Time traveling: Minnesota has many historic — even prehistoric — sites worth seeing

You don’t have to be Indiana Jones to be an archaeologist, and you don’t have to be Marty McFly to travel back in time. Minnesota is rich with its own treasures from antiquity, with sites across the state that tell the story of American Indian and European settlement in the region.

Visiting these historic places is not without controversy, as shrinking state budgets and a growing respect for the sanctity local Indians hold for some locations have led to restrictions and even some closures. Most notably, Grand Mound near International Falls, a prehistoric burial ground older than the Roman Empire, has been closed since 2007.

But there are plenty of wonders still to be seen, none more than a few hours’ drive from the Twin Cities. For an archaeological tour of the Upper Midwest, consider these sites:

Originally published July 31, 2011 in the St. Paul Pioneer Press. Read the complete article.

TV Club: Doctor Who, “The Daleks”

“The Daleks” (season 1, episodes 5-11. Originally aired Dec. 21, 1963-Feb. 1, 1964)

I don’t think it’s hyperbole to suggest that “The Daleks” might be the most important serial in the history of Doctor Who. I’m not saying it’s the best—though it is very good—but it was such a huge success at such an early stage in the show’s development that it changed what the show was about at its core. It made the show an instant hit, and sparked a frenzy of interest in the Daleks, complete with tons of cheap toys and novelty records. And its influence still echoes in both major and minor ways, from helping to define the Doctor by defining who his enemies are, to establishing a tradition of dramatically revealing a serial’s main villain as the cliffhanger of its first episode.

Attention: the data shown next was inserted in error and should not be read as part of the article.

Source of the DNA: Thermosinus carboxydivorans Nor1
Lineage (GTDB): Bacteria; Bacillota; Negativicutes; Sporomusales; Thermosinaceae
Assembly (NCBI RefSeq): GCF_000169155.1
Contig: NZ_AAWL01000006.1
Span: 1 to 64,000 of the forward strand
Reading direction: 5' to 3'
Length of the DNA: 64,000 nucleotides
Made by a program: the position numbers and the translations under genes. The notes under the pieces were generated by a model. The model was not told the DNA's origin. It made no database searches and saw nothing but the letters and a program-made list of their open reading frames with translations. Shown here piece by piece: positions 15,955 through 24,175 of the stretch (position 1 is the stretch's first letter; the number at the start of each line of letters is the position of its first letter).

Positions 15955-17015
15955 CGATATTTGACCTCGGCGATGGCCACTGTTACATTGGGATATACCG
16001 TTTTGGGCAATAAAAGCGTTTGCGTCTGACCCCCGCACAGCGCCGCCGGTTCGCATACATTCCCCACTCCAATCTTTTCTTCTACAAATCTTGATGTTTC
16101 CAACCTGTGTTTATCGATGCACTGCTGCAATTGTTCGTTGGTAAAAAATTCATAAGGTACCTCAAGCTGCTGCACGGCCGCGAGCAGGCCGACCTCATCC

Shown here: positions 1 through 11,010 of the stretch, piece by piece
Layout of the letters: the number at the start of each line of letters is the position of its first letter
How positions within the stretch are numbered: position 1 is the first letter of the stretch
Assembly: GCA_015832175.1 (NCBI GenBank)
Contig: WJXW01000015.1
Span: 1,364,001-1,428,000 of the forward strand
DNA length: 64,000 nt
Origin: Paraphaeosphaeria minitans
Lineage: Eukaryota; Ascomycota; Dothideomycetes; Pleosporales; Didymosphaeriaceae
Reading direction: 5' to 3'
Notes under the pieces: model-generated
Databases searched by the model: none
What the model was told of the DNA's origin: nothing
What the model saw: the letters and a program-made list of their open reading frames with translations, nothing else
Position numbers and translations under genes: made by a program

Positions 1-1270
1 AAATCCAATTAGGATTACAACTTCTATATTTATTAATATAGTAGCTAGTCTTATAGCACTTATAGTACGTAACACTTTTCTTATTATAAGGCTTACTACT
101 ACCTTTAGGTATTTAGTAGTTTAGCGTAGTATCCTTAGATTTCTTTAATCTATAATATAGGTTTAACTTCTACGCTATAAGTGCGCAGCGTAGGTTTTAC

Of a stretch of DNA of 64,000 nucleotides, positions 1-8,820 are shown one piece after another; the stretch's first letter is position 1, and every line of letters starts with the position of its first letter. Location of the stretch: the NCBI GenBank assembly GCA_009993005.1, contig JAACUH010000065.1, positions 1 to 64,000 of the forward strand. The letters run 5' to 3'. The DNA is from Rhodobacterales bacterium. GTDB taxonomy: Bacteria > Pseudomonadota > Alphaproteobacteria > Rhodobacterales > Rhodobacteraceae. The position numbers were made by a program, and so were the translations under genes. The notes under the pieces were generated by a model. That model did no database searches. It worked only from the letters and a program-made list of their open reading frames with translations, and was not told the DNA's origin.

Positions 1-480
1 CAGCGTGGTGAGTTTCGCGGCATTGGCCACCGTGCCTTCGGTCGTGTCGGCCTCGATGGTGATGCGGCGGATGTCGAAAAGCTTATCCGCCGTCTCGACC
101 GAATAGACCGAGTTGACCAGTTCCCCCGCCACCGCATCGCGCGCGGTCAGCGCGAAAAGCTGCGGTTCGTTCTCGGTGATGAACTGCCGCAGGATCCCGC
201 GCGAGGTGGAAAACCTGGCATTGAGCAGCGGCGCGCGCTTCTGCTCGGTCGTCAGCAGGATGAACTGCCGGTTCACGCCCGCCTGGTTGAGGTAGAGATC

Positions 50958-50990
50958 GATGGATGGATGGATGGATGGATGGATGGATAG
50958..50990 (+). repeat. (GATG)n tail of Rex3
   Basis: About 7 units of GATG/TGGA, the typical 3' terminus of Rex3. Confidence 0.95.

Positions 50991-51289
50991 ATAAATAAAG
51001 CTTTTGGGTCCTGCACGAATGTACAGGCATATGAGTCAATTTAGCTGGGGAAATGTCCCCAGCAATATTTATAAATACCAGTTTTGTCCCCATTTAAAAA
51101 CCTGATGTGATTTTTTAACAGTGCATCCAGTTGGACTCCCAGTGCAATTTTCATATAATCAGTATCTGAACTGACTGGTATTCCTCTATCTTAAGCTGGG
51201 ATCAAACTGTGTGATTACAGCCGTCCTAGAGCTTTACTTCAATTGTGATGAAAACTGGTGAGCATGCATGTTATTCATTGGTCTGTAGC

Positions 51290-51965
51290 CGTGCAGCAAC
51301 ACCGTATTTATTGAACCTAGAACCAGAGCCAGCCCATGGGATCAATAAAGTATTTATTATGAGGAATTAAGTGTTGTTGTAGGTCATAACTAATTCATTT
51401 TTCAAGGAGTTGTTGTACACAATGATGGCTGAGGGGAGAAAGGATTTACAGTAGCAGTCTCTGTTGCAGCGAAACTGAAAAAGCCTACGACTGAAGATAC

Originally published July 31, 2011 on avclub.com. Read the complete article.

TV Club: Doctor Who, “The Television Movie”

“Doctor Who: The Television Movie” (Originally aired May 27, 1996)

The lone official appearance of the Eighth incarnation of the Doctor marks an odd, outlying moment in the history of Doctor Who, a brief reappearance during a nearly unbroken 15-year void between the 1989 cancellation of the original series and the 2005 revival. The TV movie, broadcast on Fox in 1996, was meant to be a pilot that could kick off a new series of its own, jointly produced by the BBC and the American studio Universal. The fact that it didn’t do so is simply explained: It’s terrible. DW:TVM is deeply flawed, incomprehensible to first-time viewers, infuriating and incomprehensible to longtime fans, and basically off-putting to anyone who just who likes a good story well told. It is formulaic and fatally wrecked by a script that becomes more and more incoherent as it goes along, not to mention a wretchedly over-the-top performance by Eric Roberts as a snake-eyed version of the Master, the Doctor’s longtime Time Lord nemesis.